Older U.S. investors may engage in more risky financial behaviors as they continue to age and face diminished financial knowledge, according to new research from the Financial Industry Regulatory Authority Investor Education Foundation, in collaboration with researchers from Duke University and Rush University Medical Center.
The study, ‘Does Overconfidence Increase Financial Risk Taking in Older Age?,” suggests that, among senior investors, overconfidence in one’s financial knowledge may contribute to risky financial behavior, FINRA said Thursday in announcing the research findings.
“Aligning older investors’ actual financial literacy levels with their confidence in their financial knowledge may help protect them from overly risky investments,” FINRA suggested.
However, the findings, released in recognition of September as Healthy Aging Month, also indicated that although adults who were more overconfident reported being more willing to take financial risks, those individuals were not more susceptible to scams or more likely to be victimized by fraud.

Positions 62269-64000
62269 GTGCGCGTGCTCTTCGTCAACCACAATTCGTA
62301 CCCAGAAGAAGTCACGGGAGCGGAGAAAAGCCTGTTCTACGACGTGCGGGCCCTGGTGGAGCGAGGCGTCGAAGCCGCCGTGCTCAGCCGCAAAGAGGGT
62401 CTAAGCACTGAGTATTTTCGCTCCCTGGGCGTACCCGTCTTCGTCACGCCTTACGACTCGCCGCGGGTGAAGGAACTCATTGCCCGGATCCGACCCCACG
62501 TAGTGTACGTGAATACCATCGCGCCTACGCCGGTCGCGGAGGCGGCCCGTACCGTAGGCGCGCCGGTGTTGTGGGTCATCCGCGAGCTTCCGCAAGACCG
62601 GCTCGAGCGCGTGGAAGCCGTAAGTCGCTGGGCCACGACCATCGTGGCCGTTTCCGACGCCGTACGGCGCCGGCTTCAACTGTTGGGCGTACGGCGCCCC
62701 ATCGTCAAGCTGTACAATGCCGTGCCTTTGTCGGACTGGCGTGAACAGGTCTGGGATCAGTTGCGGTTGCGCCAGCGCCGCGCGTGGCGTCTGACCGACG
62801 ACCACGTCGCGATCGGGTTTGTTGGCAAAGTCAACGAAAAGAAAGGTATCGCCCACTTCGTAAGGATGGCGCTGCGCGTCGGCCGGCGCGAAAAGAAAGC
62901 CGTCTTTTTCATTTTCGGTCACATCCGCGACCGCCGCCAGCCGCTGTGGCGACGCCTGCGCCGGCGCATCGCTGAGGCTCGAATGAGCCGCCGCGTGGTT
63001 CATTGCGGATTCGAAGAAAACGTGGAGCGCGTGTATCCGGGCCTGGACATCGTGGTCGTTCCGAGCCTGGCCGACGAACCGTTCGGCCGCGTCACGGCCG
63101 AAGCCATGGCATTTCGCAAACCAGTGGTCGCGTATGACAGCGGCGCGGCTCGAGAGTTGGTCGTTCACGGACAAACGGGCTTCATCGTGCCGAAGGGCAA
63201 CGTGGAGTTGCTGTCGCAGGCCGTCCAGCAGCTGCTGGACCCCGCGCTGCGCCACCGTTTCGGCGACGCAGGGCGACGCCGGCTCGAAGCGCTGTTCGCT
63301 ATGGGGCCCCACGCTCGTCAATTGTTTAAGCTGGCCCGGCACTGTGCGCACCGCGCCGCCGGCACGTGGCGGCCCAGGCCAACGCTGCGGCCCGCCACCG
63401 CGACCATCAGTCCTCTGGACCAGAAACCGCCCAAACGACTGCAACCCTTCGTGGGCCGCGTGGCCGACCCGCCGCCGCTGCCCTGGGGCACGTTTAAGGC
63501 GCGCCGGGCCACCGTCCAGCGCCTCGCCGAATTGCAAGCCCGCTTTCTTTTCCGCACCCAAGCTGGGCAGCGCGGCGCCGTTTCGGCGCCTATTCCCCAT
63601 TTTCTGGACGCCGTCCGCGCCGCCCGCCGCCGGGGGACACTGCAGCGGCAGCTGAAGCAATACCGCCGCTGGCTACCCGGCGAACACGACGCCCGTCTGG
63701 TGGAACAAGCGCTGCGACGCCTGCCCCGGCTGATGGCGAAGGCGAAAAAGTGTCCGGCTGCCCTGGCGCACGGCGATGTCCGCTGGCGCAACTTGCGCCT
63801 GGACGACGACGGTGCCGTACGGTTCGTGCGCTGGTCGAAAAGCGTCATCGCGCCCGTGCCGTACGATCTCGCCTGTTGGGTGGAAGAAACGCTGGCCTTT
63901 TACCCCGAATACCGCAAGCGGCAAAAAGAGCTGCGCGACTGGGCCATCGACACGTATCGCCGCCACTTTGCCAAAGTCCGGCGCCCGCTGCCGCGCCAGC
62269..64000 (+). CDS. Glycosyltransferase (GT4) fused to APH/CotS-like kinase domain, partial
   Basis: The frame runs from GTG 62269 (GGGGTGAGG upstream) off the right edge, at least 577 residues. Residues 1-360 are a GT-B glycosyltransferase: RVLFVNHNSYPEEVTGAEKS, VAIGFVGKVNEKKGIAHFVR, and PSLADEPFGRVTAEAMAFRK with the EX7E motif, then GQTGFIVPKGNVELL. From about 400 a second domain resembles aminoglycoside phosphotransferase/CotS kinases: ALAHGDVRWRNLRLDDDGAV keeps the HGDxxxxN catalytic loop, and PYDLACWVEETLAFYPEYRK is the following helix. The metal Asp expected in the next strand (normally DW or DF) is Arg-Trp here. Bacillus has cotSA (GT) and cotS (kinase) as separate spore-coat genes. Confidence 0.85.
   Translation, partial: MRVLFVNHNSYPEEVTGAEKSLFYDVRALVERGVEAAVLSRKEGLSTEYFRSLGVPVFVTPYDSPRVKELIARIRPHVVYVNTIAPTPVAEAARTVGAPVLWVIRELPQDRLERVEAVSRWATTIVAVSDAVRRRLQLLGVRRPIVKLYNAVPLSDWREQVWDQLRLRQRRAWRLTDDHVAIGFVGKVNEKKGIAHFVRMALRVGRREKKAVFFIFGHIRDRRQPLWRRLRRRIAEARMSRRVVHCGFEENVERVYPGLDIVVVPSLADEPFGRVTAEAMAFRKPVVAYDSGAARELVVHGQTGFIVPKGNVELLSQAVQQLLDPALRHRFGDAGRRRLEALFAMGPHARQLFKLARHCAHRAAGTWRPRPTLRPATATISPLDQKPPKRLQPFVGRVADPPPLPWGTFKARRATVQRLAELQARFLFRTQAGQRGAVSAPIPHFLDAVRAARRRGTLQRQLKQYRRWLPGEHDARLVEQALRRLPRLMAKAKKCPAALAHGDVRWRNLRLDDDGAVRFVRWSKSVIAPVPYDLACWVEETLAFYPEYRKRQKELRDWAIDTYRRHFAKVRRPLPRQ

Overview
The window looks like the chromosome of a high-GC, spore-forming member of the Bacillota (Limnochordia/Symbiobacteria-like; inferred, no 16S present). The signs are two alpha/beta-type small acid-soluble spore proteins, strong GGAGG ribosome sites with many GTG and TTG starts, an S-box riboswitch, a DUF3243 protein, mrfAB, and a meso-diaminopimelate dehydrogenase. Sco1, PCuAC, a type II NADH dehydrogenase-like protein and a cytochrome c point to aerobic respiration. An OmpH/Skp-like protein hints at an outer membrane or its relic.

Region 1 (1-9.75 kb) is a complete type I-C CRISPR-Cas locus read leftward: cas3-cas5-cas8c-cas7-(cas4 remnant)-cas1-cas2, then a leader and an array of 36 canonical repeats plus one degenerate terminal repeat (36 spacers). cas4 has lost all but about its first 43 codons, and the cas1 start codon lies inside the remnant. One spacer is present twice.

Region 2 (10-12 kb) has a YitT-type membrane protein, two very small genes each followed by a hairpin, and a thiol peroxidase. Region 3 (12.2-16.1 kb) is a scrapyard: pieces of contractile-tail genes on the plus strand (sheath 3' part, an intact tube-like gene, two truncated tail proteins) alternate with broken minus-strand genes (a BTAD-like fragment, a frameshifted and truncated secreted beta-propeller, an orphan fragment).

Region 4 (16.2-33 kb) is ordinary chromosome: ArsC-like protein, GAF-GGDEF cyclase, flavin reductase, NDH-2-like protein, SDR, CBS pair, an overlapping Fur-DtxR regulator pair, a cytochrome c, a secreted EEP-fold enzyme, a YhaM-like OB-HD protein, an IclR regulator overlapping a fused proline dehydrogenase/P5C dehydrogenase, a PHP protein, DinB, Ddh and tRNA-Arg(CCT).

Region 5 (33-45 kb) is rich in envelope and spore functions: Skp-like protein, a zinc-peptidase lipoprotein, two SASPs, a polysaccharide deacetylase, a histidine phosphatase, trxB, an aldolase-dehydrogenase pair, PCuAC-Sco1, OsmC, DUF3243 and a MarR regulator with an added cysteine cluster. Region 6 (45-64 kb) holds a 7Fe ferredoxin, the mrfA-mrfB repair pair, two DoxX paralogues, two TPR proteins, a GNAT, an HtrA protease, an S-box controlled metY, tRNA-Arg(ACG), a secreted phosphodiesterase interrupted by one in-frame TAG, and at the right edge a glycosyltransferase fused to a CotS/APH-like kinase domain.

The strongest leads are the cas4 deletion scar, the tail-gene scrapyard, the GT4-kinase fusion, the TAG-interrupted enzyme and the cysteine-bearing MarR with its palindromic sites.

Participants in the study reported their level of financial risk tolerance when managing their own money, as well as other measures related to financial risk tolerance, including scam susceptibility and financial fraud victimization.
Financial literacy was lowest among the oldest adults in the study, and those individuals who were the most overconfident were more likely to take financial risks, according to FINRA Foundation.
“Financial risk tolerance was lower at the oldest ages in general, but age was not very strongly related to risk tolerance,” the study said, noting “age explained only about 1 percent of the variance in financial risk tolerance whereas overconfidence explained about 6 percent of the variance in risk taking.”
The “overconfidence effect is larger than the age effect but it is not a large effect,” the study said, adding: “The vast majority of individual differences in risk tolerance were unexplained by the variables we examined. Many other factors contribute to financial risk tolerance.” Those other factors included long-term financial experience, financial advice and financial stability, it said.